Grad student uncovers colossal ancient Maya mask in Yucatán

Incredibly, Ucanha's 4th-century rarity survived centuries natural elements as well as looters

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Carlos Rosado van der Gracht
Carlos Rosado van der Gracht
Born in Mérida, Carlos Rosado van der Gracht is a Mexican/Canadian blogger, photographer and adventure expedition leader. He holds degrees in multimedia, philosophy and translation from universities in Mexico, Canada and Norway. Sign up for the Yucatán Roundup, a free newsletter, which delivers the week's top headlines every Monday.
The archaeological discovery was made in 2017 by Yale graduate student Jacob Welch. Photo: INAH

A rare and giant stucco mask left by a long-gone Maya community was found at the archaeological site of Ucanha in the municipality of Cansahcab. 

Researchers have dated the mask to the 4th century and note that it is reminiscent of similar decorative elements found in other archaeological sites in Yucatán such as Acanche and Izamal.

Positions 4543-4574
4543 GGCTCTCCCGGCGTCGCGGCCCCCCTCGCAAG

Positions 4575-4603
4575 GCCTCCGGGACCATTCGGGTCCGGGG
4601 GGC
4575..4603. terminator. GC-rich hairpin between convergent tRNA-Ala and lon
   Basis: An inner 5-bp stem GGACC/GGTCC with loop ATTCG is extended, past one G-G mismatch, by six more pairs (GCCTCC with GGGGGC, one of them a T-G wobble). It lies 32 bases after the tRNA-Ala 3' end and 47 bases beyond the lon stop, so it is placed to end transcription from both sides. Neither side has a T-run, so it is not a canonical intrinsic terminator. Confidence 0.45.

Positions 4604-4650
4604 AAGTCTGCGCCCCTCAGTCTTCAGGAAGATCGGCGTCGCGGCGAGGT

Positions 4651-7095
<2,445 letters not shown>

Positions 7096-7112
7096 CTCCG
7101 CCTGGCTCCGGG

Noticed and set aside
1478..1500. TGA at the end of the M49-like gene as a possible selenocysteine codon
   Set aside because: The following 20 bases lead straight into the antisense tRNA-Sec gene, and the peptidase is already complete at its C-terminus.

According to archaeologists working for Mexico’s Institute of History and Anthropology, the mask was first discovered in 2017. It is not unusual for archaeological finds to go unreported until resources have been mustered to ensure their protection from bad actors such as looters. 

The discovery is reported to have been made by Jacob Welch, a graduate student at Yale University. The team responsible for uncovering the mask has been made up of Mexican and American researchers, laborers and other students.

In a press release, authorities point out that preliminary research regarding the state of conservation of the mask began in 2018, with actual excavation being started in 2019.

Though relatively few archaeological elements such as the mask at Ucanha have managed to survive into the 21st century, in the distant past they would have been a common sight for the ancient Maya, who used such elements to adorn the facades of grand structures.

Archaeologists and workers protect the now excavated mask from the elements using tarps and a tent. Photo: INAH
Archaeologists and workers protect the now excavated mask from the elements using tarps and a tent. Photo: INAH

The survival of archaeological remains through large spans of time largely comes down to luck.

Erosión, roots, soil and looters represent dangers to the survival of such features, especially those made from less resistant materials such as stucco.   


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